22 April 2012

Japanese Food

Food, oh glorious food!

I think i spent a large portion of my trip eating, not that I'm complaining! Japanese food is divine! Its simple yet full of flavour; the texture, the different bowls, the presentation the deliciousness of it all. I did not have a single bad meal the whole time i was there. Not one. And i ate at several different places, and i always tried to order something different. And the food was 'light' so you didn't get that heavy, sleepy feeling you normally get after having a meal.

Udon with wild mountain veggies
I took photos whenever i could but its still a small showing of the delectable dishes i had while i was in Japan. I must say that the restaurants i went to were often just as interesting as the meals themselves but for some silly reason i didn't actually take photos of them.
Miso soup with crab and scallop rice
Beef soba
There was one place A and i stopped in, in Ueno, Tokyo...and unfortunately he is the one with the video from that one...it was as typical a Japanese place as you can find. We were shown to the back and it was obviously a popular place as it was filled with "salary-men" socialising (read, drinking) and having a marvellous time. It was a tatami floor with sunken seating around a low table. The food was great and the atmosphere even better. We spent our meal watching the salary-men, drinking, passing out, shouting, ordering drinks, arguing over who was paying and just generally having a good time.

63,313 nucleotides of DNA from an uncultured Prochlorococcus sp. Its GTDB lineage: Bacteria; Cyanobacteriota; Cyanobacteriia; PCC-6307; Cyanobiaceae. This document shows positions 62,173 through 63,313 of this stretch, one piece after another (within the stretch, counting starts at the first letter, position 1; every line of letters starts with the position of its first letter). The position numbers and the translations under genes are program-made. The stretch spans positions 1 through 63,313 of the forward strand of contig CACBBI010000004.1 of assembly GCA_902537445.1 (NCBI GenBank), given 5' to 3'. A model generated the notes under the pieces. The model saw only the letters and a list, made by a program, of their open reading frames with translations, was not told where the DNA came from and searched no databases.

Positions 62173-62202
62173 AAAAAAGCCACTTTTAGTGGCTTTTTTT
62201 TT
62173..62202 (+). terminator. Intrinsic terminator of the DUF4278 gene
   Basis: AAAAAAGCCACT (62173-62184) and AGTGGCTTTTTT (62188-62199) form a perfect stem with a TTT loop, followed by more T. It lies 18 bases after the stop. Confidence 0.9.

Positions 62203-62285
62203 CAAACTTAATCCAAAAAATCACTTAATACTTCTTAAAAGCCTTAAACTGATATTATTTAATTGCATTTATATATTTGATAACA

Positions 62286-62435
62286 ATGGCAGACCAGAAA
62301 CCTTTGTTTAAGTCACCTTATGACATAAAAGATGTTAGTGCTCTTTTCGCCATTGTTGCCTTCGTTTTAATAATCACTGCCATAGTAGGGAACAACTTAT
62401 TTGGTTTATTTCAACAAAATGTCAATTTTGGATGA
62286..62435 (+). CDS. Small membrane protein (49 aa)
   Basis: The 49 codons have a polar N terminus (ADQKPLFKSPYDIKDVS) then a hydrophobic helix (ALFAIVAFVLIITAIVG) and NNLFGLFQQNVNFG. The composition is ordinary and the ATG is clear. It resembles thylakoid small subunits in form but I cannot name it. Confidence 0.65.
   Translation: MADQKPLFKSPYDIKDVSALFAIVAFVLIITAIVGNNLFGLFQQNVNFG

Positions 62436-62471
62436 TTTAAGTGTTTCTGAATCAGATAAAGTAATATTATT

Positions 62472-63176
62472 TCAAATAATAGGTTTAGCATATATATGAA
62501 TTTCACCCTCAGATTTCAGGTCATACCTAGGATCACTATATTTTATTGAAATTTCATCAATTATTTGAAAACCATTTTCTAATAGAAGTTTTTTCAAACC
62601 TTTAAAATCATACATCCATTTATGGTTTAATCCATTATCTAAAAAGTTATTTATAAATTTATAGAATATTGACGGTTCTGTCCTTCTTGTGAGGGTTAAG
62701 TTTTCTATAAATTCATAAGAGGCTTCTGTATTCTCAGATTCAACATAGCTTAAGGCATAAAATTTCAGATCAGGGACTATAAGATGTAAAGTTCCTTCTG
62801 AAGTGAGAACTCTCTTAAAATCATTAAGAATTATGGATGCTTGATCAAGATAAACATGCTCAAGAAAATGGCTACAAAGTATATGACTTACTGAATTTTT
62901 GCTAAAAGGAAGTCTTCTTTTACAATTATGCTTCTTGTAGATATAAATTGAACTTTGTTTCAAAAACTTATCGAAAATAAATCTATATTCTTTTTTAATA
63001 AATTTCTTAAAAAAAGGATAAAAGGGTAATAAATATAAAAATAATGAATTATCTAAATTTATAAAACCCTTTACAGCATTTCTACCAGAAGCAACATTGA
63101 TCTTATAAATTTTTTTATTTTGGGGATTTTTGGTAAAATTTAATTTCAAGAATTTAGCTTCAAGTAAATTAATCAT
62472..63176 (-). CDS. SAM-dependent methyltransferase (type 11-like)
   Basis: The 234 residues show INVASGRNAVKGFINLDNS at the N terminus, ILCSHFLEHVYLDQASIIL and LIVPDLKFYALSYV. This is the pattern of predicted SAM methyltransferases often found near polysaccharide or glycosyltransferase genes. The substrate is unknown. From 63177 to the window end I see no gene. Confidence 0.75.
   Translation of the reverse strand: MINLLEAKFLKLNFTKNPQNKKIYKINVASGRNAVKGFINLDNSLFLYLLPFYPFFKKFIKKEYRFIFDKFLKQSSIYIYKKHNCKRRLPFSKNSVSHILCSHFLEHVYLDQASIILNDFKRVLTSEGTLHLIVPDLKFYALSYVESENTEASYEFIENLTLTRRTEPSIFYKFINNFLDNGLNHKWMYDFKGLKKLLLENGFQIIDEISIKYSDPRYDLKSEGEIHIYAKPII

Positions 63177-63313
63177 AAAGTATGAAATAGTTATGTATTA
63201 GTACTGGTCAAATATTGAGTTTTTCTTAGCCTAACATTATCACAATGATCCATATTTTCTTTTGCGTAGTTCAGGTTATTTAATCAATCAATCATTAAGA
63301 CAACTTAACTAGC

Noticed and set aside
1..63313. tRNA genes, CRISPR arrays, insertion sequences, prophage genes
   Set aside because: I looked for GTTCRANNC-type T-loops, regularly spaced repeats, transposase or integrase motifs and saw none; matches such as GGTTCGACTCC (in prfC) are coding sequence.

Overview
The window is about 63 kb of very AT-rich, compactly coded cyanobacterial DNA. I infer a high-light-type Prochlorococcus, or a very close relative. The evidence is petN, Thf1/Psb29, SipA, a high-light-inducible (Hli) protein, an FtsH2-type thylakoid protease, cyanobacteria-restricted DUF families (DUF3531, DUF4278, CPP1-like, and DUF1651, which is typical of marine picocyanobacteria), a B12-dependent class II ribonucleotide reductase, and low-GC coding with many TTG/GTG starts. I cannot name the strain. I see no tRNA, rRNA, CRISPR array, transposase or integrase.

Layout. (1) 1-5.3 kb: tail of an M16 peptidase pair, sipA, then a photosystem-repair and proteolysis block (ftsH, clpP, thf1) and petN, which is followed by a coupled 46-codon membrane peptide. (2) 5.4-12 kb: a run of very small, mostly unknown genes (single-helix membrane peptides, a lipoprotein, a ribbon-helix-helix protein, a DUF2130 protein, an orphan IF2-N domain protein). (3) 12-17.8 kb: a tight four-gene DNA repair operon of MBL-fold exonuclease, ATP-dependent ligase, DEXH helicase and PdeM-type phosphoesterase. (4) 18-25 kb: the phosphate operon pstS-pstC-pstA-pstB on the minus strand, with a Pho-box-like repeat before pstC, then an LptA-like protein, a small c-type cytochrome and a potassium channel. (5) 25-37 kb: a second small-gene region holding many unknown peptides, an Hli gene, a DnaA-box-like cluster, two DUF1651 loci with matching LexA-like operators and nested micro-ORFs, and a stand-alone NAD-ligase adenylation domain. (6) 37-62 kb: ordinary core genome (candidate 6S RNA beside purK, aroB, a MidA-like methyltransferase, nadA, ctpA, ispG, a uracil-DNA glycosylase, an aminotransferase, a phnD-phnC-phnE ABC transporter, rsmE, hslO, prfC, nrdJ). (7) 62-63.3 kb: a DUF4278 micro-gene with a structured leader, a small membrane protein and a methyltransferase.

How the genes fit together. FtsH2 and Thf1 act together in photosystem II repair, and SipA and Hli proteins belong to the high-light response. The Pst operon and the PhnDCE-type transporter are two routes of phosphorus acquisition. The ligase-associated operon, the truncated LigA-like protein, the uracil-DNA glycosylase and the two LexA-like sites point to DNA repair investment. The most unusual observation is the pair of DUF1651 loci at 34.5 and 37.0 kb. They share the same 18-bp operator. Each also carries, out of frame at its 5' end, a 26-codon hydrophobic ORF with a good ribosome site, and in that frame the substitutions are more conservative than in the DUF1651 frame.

In Kyoto - A, very happy with his order
In Kyoto - Prawn Tempura with rice and soup
In Kyoto, A and i were wandering around Gion and somewhere near Kennin-ji Temple found a very authentic little soba place - they actually made the soba noodles themselves on site. My tempura soba order came with a kind of leaf (shiso/perilla) - odd but very delicious and cooked to perfection...A was so jealous that he ordered a separate serving of them, but he was nice enough to share a couple with me :)

Ok so not everything we had was authentic Japanese. One day we were so hungry that we just stopped at a random place near the Ryokan we were staying at in Kyoto. It was more Bavarian style and you can see their version on a "hamburger" with mushroom sauce...oh and there was pasta underneath the burger pattie. I must say though that despite it not looking so great, it tasted great.

The quest for Ocha-zuki...A was obsessed with finding this dish. Every place we went to he asked if they had it. Luckily in a diner near Kyoto station we finally found it. There are some variations but this one was a rice dish with salmon and seaweed over which you pour green tea before you begin eating.

And lucky for me, while A was enjoying his Ocha-zuki, i had a twist on the usual miso soup...

Clam miso soup, rice, pickles, and yakitori (grilled chicken skewers)